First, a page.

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Veterinary student receives prestigious scholarship for second year in a row

Senior veterinary
student Amanda Sherman will receive the Association of American Veterinary
Medical Colleges (AAVMC) Harold D. Wetterberg Foundation Veterinary Medicine
Scholarship for the second year in a row.

One of the AAVMC’s most coveted
scholarships, the Wetterberg Foundation’s scholarship is awarded annually to
veterinary students who are from or currently reside in New Jersey. Originally
from New Jersey, Sherman attended Brandeis University as an undergraduate
before coming to Ohio State for her DVM degree. After enrolling at Ohio State,
she quickly became involved in the college, serving as vice president of the
Shelter Medicine Club, head of the anatomy tutoring program, and a student
ambassador for the college.

Sherman also took full advantage of research and volunteer opportunities. She
participated in the college’s Summer Research Program with Dr. Ian Davis,
assistant professor in the Department of Veterinary Biosciences, after her
first year as a veterinary student.  She
spent this past summer in Spain volunteering at an animal shelter in Medina del
Campo with Dr. Guillermo Couto, professor in the Department of Veterinary
Clinical Sciences.

Currently, Sherman serves
as the college’s Abaxis student representative and is working on a case study
in ophthalmology with Dr. Elizabeth Lutz, ophthalmology resident; Dr. David Wilkie,
professor in the Department of Veterinary Clinical Sciences; and Dr. Joshua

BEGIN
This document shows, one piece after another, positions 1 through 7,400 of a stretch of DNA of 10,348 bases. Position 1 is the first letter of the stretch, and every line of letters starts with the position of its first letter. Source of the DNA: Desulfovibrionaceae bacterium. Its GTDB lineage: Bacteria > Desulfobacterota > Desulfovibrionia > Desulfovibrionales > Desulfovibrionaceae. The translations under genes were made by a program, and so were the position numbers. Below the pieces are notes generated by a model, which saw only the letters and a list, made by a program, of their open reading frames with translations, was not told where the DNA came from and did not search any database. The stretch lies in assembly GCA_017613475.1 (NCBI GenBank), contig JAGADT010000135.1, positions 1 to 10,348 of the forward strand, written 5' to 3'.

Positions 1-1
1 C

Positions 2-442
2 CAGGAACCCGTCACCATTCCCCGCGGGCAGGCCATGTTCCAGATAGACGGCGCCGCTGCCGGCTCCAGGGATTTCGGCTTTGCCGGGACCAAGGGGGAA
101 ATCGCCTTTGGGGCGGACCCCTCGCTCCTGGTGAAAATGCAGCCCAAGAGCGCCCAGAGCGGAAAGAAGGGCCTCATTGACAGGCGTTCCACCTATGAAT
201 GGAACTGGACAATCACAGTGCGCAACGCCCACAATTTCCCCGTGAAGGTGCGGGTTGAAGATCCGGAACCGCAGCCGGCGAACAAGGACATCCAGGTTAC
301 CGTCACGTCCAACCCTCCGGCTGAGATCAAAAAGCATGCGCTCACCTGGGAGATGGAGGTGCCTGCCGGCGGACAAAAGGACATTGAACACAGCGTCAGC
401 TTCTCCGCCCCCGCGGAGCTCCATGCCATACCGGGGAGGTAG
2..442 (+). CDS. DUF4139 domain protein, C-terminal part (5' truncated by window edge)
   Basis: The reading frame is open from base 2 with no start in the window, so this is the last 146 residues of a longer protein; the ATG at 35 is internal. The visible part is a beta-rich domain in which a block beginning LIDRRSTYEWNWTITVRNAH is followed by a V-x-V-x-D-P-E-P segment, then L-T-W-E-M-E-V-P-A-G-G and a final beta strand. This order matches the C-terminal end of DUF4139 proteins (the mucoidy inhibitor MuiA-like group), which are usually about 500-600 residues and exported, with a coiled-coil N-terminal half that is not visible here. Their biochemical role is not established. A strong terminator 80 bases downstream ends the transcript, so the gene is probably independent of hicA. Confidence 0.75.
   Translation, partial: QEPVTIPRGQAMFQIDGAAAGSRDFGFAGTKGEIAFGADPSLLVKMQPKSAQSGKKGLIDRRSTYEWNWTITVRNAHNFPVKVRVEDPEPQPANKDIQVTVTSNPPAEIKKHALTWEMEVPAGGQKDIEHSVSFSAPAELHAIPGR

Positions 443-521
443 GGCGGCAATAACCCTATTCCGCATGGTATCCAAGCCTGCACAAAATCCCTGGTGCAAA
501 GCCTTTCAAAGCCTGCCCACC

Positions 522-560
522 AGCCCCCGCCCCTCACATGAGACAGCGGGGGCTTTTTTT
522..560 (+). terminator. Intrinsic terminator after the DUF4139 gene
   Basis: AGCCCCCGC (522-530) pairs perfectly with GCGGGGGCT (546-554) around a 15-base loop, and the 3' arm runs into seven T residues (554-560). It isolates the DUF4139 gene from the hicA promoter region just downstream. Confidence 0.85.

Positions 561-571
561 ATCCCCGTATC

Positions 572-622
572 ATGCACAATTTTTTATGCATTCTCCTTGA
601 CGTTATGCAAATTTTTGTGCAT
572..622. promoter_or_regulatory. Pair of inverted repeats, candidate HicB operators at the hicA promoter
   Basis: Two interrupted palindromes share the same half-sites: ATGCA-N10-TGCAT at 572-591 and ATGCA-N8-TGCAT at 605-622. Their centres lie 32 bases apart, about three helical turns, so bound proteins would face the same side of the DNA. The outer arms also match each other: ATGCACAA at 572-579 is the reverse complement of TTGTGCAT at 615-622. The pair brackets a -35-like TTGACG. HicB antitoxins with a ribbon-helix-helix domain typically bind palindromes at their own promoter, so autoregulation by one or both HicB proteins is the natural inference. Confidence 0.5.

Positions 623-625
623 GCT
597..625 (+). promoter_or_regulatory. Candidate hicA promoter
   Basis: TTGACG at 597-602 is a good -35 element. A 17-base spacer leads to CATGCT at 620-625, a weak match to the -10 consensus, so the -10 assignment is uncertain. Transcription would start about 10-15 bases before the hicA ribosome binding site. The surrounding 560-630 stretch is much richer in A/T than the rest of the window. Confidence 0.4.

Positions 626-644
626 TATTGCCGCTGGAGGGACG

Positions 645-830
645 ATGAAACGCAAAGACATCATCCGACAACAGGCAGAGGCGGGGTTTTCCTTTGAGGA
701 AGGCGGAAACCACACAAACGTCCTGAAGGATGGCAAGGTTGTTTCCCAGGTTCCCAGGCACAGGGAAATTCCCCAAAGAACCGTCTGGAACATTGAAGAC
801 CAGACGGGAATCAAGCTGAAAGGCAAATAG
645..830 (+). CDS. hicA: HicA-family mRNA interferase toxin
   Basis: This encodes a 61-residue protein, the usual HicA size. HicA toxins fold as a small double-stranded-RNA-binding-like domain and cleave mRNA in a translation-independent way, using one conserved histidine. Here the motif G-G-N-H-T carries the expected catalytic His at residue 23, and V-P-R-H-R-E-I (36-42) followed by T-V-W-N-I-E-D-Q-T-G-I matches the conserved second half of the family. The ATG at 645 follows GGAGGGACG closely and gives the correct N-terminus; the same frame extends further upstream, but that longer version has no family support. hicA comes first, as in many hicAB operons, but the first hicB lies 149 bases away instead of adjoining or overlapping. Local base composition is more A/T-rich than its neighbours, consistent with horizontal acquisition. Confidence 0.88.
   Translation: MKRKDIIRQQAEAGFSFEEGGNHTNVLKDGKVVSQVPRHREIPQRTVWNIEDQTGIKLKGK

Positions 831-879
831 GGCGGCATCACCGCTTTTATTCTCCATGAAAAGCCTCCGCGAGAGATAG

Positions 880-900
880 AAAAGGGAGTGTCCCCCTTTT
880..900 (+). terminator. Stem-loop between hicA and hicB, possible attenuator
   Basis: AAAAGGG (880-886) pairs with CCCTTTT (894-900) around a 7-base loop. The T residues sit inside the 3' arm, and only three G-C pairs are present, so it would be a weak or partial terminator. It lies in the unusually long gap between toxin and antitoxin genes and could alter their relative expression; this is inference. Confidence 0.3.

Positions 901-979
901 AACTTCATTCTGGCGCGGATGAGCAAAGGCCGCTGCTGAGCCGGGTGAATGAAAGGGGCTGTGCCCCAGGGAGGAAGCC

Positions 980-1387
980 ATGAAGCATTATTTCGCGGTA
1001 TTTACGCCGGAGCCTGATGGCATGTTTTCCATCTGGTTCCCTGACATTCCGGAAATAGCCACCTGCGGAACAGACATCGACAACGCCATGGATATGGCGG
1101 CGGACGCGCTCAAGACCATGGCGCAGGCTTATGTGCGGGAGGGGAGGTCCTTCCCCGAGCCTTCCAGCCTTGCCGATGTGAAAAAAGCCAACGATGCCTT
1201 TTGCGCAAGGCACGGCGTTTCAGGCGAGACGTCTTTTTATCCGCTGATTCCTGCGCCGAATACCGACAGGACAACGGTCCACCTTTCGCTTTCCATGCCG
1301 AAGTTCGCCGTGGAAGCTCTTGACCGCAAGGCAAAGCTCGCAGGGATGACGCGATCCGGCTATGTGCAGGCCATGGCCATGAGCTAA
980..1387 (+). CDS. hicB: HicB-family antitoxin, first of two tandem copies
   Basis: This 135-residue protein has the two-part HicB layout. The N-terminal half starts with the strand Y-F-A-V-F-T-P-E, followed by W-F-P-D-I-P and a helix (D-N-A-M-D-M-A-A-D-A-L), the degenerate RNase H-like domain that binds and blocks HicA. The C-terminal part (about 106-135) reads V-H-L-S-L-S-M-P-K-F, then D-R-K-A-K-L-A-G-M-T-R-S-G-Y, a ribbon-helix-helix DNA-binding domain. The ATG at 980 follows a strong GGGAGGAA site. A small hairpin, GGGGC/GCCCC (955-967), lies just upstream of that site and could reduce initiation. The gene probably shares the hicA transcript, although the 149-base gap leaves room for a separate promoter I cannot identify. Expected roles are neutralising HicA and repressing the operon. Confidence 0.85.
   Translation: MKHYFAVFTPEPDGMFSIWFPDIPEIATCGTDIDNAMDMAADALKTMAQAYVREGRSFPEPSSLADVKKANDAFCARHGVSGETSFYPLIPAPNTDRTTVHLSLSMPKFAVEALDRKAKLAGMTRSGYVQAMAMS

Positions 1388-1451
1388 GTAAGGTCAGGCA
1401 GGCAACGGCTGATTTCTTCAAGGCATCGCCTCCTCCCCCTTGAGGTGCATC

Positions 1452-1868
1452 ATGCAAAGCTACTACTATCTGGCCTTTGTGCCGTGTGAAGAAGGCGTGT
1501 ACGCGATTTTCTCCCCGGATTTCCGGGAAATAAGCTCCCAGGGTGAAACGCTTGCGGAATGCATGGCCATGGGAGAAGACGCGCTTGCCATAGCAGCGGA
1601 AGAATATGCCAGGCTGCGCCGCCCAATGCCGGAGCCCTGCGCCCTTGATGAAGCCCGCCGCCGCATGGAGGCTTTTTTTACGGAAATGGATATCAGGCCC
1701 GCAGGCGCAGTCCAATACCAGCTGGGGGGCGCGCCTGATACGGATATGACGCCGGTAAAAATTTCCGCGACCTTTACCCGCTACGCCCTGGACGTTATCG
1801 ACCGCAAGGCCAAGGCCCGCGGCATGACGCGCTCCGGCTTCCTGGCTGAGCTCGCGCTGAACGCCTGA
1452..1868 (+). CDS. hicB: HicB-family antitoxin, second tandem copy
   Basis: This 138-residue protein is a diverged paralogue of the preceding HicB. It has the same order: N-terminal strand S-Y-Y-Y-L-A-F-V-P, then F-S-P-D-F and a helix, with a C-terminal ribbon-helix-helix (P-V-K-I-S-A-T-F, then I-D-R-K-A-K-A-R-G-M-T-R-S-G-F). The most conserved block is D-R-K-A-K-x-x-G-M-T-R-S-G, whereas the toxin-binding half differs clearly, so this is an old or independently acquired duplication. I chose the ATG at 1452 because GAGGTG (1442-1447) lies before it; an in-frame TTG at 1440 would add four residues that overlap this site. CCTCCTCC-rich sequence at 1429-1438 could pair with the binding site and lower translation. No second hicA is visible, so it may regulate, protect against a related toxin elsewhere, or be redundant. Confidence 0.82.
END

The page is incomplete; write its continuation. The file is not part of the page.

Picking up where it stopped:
Daniels, assistant professor in the Department of Veterinary Clinical Sciences.
After graduating next May, she plans to pursue an internship in small animal
medicine and surgery, followed by a residency in comparative ophthalmology.

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About the College of Veterinary Medicine at
Ohio State

Founded in 1885, The Ohio State University College of Veterinary
Medicine is ranked fifth in the nation and includes more than 1,000 faculty,
staff and students in the Departments of Veterinary Biosciences, Veterinary Clinical
Sciences, and Veterinary Preventive Medicine. The Veterinary Medical Center is
one of the largest specialty referral centers in the world, with more than
35,000 farm, equine, and companion animal patients each year. A
nationally-recognized ambulatory practice and teaching unit in Marysville, Ohio
provides farm animal experience to every veterinary student, and the Food
Animal Health Research Program in Wooster, OH focuses on detection, control,
and prevention of disease. Located on the only campus in the country with a
comprehensive medical center offering seven health sciences colleges, we admit
up to 162 veterinary students per class, and offer a new comprehensive graduate
program in Veterinary and Comparative Medicine as well as a unique Master’s
degree in Veterinary Public Health, in partnership with the College of Public
Health.
 http://vet.osu.edu.

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